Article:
The theme of Diabetes Awareness Week 2013 is ‘Diabetes Research: Be part of the story’, celebrating the series of breakthroughs in diabetes research.
As Diabetes Awareness Week begins today, a 'diabetes vaccine' is undergoing clinical trials at the University Hospital of Wales, Cardiff, in the hope that it might eventually lead to a cure.
Scientists are working to develop a vaccine to slow or halt the autoimmune process that destroys the insulin-making cells in Type 1 diabetes.
More than 160,000 people in Wales have been diagnosed with diabetes - nearly five per cent of the population.
It is estimated that 66,000 more could have the condition but have not yet been diagnosed.
The Crossroads clinic opened in Gorseinon today and will specialise in footcare for patients with podiatry and diabetic needs.
Podiatrist Sian Jones tells ITV Cymru Wales why the service is so unique.
A unique 'one-stop shop' for lower limb care is being opened on a village high street in Swansea this weekend.
Crossroads Clinic is one of the first of its kind to offer treatments such as podiatry and diabetic foot care all under one roof. Wales has one of the highest rates of diabetes in the UK.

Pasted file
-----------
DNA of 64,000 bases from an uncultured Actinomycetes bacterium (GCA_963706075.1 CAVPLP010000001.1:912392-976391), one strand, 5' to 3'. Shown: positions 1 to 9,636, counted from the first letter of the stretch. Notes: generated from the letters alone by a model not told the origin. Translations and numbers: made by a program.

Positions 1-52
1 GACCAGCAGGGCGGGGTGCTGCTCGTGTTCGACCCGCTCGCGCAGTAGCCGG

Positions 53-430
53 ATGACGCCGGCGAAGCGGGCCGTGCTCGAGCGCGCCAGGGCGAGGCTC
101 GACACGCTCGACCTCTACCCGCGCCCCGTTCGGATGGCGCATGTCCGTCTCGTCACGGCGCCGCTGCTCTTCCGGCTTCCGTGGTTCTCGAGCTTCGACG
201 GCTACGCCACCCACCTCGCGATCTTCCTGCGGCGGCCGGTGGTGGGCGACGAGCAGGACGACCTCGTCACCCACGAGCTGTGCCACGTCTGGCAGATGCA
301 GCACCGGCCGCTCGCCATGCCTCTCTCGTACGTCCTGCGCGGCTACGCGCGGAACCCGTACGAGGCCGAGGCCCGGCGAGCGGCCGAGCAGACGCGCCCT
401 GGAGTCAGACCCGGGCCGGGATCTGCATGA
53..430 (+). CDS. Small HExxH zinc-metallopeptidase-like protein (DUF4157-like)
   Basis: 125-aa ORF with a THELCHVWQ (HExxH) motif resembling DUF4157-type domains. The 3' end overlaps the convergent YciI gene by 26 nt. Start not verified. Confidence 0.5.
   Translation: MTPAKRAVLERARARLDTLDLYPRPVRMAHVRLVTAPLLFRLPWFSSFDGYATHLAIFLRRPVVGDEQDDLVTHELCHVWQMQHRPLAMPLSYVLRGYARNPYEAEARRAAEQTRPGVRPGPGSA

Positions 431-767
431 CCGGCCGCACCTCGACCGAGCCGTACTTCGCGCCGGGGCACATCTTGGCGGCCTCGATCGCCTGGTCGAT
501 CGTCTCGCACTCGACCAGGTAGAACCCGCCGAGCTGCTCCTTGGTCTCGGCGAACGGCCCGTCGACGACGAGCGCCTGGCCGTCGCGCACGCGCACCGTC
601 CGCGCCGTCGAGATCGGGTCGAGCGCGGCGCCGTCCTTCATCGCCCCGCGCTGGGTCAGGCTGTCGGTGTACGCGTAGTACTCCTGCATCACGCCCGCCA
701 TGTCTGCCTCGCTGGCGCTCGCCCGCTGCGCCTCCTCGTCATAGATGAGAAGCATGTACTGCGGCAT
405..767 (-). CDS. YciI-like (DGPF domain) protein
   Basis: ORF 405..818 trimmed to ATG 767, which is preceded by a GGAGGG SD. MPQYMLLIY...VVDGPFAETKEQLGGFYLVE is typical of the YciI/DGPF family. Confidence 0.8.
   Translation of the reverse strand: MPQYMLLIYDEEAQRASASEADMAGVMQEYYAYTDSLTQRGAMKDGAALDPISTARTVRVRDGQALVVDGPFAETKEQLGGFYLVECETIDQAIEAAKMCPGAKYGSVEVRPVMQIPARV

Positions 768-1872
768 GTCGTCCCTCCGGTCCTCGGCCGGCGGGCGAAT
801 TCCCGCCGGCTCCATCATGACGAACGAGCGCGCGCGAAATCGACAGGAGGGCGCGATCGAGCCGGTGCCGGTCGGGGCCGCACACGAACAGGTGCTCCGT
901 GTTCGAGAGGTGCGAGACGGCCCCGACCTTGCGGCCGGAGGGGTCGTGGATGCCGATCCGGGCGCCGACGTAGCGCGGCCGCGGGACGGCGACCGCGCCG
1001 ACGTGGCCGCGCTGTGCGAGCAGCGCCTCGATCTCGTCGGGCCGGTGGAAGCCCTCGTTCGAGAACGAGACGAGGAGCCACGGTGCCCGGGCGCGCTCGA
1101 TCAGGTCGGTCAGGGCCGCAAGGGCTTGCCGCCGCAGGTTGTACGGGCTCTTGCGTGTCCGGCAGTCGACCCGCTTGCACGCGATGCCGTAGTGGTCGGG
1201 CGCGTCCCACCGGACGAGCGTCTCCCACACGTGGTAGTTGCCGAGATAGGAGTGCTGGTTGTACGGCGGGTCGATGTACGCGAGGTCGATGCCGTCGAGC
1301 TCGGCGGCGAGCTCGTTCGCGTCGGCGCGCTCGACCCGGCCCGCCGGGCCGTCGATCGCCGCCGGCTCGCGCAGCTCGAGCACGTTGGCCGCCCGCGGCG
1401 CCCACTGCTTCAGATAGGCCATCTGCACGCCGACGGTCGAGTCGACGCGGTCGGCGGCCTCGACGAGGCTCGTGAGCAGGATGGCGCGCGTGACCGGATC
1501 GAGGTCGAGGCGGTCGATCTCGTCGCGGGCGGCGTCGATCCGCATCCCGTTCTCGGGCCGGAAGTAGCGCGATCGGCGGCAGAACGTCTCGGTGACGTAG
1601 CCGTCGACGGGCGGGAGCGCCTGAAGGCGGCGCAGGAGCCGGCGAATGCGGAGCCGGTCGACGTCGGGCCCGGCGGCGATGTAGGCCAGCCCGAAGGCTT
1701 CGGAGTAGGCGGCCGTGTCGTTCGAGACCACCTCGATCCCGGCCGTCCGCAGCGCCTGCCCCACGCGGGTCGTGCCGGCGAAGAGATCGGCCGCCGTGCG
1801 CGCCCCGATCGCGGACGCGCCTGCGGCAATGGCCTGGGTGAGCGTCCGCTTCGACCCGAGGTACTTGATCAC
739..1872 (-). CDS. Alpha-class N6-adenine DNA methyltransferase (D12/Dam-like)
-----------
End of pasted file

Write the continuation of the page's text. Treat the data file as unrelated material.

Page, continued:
Researchers from Cardiff University have found that the number of younger people being diagnosed with type 2 diabetes has risen sharply over the past 20 years.
The research, published in the Diabetes, Obesity and Metabolism journal, looked at data showing the number of newly diagnosed cases of type 2 diabetes between 1991 and 2010.
The Cardiff team found a significant increase in the overall number of new cases and a marked increase among younger people aged 40 and under.
The research also found that more women under the age of 40 had type 2 diabetes than men in the same age group.
Only 18.5 percent of people in Wales with diabetes have the condition under control, a charity has warned.
Fewer people here are managing their diabetes properly than across the border in England, where the rate is 19.9%, according to Diabetes UK.
People living with Type 1 diabetes in Wales could be given a life-changing vaccine, thanks to a clincial trial which will take place at Cardiff University.
It's a rare form of the condition which is not related to lifestyle and can cause other health complications.
It's becoming increasingly common and those with diabetes have to inject insulin for life.
David Wood reports.
Researchers at Cardiff University say preventing a form of diabetes could become a reality, if trials prove successful.
It aims to slow - or stop - the destruction of insulin-making cells using a vaccine-type treatment.
In the UK, Type 1 diabetes is on the increase.
David Wood reports.